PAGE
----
TESTS IN THE DESERT
It was in a conference room in Pasadena, California, that the teams presented their concepts and their robots. The next day, they traveled to the desert, an environment quite similar to the surface of the Moon (except for its freezing temperatures and deadly radiation).
For a series of first-generation concepts, they’ve done incredibly well, says Jennifer Lopez, business manager of Astrobotic Technology, one of the companies responsible for sending equipment to the moon for NASA. . ET-Quad sprinted several meters on an uneven surface before rolling over. CalTech’s mini-zipline carefully ascended and descended the cable on a 27-degree slope at a speed of 45 cm/min, or 1/5 the speed of the rover Perseverance (but on a much more marked and steep terrain).
“It’s a small step for robots…”, had fun saying Connor Nail, an engineer from Arizona State University.
It was ultimately COBRA that came out on top in this competition. It moved as expected in three different ways. He twisted down a dirt road until a small berm blocked him; it moved sideways down an incline until it became entangled in a bush, but eventually managed to free itself due to its ring-like configuration, then rolled free. Fortunately, this kind of situation will not happen on the Moon, as one of the students pointed out.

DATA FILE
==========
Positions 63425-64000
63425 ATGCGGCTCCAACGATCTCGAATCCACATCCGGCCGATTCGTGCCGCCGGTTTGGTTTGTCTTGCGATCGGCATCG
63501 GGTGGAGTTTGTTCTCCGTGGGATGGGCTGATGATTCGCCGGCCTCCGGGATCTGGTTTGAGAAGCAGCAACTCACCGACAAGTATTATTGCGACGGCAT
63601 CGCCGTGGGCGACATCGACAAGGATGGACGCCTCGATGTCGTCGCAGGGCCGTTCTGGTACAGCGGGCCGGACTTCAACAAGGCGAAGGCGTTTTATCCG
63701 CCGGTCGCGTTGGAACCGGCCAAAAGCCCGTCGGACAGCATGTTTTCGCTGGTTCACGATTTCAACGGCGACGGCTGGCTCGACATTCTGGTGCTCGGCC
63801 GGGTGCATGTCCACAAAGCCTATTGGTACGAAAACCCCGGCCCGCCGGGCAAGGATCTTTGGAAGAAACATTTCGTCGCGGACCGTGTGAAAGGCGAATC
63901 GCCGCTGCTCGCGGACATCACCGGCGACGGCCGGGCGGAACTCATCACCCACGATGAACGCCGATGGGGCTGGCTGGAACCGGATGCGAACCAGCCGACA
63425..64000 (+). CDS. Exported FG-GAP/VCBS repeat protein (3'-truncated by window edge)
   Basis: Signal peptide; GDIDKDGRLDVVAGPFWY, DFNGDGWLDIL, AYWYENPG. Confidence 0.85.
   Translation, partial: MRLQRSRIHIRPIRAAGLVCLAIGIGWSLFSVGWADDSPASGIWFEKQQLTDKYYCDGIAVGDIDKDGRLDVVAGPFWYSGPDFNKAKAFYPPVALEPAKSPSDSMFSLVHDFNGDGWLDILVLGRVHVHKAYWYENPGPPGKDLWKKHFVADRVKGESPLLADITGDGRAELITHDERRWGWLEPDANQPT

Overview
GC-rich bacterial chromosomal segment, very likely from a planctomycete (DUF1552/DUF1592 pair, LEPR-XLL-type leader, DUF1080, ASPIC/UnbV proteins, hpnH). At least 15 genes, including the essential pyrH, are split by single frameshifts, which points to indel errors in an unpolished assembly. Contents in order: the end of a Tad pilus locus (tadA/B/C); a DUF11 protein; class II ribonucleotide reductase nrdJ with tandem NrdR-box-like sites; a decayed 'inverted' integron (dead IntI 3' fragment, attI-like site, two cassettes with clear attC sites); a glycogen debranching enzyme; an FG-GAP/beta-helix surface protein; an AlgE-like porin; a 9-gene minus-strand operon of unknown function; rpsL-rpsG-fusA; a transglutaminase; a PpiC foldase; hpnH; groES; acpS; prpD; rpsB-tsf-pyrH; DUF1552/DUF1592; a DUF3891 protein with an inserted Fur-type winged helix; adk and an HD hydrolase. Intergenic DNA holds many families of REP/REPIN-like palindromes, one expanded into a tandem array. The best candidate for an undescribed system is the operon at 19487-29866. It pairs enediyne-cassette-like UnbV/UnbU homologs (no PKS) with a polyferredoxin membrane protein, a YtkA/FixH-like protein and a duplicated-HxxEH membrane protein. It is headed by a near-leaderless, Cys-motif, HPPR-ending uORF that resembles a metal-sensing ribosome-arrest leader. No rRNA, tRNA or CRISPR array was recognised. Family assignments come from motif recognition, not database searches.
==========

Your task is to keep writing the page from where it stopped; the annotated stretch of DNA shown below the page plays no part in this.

Shortly after, as the robot rolled down the slope in its hexagonal shape, everyone present (both the students from the seven competing schools and the judges) clapped in support. “That’s what it’s all about,” says Eddie Tunstel, chief technology officer at Motiv Space Systems. “All we do is look for good ideas. »